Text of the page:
Transgendered people are those whose psychological self (“gender identity”) differs from the social expectations for the biological sex (genitals, chromosomes, etc.) that they were born with. The persistent discomfort they suffer is called gender dysphoria, causing clinically significant distress or impairment in social, occupational, or other important areas of functioning.
Current “standards of care” define stages of treatment, beginning with extensive exploration of psychological, family, and social issues, and then moving to physical interventions, which occur in stages from reversible to irreversible. Depending on specific state laws, reconstructive surgery is required before allowing name and gender changes on legal documents and health insurance cards.
A significant ethical question in transgender care involves interventions for children: should transgendered children complete puberty before being offered the same therapy used for adults? National or international protocols still do not exist. One side argues that physical intervention should be delayed until after puberty, as teens may change their minds about their gender identity. The other side, as Dr. Norman Spack proposes in the TED talk, argues for the importance of early endocrinological intervention to prevent severe depression that accompanies the onset of unwanted puberty and to avoid physical, psychological procedures to reverse puberty’s progress.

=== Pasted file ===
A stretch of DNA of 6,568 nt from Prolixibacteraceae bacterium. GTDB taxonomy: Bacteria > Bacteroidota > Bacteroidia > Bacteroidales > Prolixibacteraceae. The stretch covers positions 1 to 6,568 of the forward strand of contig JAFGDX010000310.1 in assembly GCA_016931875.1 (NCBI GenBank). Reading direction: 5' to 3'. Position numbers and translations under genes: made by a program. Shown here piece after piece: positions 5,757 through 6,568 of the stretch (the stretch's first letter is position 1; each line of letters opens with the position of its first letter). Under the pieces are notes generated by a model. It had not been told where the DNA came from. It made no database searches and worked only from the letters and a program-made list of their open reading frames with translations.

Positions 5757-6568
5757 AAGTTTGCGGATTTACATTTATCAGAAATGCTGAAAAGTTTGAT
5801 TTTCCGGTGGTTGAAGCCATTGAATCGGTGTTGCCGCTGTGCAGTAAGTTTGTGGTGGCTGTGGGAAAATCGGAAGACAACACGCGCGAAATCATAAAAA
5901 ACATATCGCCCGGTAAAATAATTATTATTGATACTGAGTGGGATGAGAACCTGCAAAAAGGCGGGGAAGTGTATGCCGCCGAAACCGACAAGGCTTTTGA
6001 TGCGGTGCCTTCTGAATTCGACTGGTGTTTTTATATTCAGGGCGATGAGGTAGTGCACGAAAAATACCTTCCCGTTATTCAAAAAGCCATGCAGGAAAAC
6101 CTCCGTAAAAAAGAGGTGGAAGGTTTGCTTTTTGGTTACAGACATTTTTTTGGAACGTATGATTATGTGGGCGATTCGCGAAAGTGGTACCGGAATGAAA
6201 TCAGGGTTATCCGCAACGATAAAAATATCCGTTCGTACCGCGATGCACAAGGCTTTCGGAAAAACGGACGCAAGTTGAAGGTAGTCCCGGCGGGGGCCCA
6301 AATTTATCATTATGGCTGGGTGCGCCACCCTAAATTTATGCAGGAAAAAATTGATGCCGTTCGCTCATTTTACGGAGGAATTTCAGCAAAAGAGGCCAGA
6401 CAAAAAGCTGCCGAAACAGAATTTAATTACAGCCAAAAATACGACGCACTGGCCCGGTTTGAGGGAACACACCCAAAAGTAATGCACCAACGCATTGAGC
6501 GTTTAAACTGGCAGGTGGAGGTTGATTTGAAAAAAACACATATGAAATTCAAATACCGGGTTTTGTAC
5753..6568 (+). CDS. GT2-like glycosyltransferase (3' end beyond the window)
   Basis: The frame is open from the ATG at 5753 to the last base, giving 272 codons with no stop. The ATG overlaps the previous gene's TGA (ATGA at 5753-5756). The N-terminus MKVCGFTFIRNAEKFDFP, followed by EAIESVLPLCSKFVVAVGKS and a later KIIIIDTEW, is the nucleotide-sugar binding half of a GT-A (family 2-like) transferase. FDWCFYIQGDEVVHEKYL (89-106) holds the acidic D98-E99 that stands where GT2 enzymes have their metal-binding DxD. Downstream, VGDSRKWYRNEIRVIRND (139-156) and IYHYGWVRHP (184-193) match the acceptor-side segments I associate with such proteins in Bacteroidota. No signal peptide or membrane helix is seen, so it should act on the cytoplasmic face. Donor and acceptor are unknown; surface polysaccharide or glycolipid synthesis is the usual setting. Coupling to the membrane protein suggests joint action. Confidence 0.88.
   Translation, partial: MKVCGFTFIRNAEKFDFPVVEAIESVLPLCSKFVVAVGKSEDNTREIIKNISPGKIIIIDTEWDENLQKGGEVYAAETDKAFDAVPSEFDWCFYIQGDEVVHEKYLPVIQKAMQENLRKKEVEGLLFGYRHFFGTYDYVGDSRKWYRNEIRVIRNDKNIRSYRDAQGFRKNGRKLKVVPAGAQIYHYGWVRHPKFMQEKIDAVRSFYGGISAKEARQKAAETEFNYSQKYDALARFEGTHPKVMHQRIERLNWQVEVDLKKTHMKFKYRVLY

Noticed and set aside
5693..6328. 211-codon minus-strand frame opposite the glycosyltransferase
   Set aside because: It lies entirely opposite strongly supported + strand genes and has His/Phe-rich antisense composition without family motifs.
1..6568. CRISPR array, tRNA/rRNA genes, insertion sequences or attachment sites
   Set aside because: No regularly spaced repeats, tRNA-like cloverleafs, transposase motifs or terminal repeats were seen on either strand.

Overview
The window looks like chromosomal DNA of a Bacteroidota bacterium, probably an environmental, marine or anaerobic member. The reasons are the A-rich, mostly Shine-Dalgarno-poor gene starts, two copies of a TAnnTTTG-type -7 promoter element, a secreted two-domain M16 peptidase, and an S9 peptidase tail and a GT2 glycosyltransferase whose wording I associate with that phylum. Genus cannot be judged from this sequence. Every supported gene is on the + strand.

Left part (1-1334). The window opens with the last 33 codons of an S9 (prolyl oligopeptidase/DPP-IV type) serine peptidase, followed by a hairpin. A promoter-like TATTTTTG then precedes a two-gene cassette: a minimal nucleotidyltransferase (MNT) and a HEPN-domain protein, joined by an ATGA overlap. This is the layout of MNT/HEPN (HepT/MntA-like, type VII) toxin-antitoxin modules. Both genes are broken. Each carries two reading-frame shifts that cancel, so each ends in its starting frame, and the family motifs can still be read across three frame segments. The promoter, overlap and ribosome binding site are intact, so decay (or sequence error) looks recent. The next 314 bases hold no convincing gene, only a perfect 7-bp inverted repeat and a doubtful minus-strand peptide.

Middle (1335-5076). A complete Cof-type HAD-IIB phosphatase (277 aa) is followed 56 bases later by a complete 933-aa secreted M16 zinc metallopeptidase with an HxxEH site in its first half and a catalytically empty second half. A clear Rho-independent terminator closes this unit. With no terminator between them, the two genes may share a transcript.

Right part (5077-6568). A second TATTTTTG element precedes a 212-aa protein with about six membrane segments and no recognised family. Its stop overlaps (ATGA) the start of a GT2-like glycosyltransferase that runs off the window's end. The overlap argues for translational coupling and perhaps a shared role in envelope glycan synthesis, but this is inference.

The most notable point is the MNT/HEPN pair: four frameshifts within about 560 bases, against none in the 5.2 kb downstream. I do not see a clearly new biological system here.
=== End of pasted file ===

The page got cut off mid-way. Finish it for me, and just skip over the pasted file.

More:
Norman Spack is a pediatric endocrinologist at Boston’s Children Hospital and the co-founder of the hospital’s Gender Management Service clinic. The clinic remains one of the few worldwide that treats minors with hormone replacement therapy.
For more information on Lesbian, Gay, Bisexual, and Transgender Health.